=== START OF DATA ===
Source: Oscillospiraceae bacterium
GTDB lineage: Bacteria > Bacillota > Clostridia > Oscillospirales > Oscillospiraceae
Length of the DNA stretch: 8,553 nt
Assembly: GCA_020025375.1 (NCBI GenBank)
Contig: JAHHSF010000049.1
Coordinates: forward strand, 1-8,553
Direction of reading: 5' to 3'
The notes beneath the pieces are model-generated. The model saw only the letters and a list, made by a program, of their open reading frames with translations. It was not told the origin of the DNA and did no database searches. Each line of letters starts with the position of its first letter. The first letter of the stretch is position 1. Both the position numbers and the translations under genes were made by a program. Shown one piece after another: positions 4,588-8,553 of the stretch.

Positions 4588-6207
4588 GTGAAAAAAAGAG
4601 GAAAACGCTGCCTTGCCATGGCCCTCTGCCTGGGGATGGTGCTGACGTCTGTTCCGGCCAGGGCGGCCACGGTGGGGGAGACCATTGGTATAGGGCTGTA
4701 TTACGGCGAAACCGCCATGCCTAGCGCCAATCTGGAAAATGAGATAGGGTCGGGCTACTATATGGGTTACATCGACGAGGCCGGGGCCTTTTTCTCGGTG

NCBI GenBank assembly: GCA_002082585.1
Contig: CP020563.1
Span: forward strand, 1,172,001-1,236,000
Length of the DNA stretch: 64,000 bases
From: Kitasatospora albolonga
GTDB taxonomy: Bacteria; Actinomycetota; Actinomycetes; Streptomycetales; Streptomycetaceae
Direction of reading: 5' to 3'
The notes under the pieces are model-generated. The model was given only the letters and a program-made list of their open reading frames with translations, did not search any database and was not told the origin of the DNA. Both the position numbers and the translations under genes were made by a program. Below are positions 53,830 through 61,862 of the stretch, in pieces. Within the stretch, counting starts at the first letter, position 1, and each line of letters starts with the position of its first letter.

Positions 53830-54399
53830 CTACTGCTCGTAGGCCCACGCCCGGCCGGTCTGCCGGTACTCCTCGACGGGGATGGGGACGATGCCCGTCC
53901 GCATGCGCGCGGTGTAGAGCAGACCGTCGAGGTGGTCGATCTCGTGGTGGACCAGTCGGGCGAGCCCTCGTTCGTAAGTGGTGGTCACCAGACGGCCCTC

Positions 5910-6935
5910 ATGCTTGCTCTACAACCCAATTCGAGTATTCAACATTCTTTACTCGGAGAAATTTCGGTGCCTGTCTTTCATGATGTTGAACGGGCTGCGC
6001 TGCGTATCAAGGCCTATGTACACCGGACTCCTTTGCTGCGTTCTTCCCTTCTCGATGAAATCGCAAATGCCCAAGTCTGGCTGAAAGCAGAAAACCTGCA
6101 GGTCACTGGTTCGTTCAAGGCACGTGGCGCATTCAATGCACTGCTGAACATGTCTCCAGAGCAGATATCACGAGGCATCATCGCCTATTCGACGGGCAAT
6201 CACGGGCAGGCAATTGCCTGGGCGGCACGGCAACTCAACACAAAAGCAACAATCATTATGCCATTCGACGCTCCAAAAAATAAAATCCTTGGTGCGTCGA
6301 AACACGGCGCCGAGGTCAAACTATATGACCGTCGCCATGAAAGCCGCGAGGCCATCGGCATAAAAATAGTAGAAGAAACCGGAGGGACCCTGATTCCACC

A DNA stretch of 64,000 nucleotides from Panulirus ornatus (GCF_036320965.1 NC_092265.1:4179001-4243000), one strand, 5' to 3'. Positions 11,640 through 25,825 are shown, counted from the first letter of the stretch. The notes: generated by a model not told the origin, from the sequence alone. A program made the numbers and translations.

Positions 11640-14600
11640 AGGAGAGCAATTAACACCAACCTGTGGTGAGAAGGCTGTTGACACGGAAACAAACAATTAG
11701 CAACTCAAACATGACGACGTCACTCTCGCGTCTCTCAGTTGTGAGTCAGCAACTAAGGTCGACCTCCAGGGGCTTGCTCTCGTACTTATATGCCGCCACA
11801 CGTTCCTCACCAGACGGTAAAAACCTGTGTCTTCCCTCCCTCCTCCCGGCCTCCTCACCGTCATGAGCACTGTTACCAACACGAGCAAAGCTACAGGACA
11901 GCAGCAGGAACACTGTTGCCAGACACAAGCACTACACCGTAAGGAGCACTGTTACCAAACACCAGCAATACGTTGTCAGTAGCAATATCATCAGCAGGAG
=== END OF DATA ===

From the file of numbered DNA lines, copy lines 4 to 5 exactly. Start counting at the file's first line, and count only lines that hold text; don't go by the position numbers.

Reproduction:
Assembly: GCA_020025375.1 (NCBI GenBank)
Contig: JAHHSF010000049.1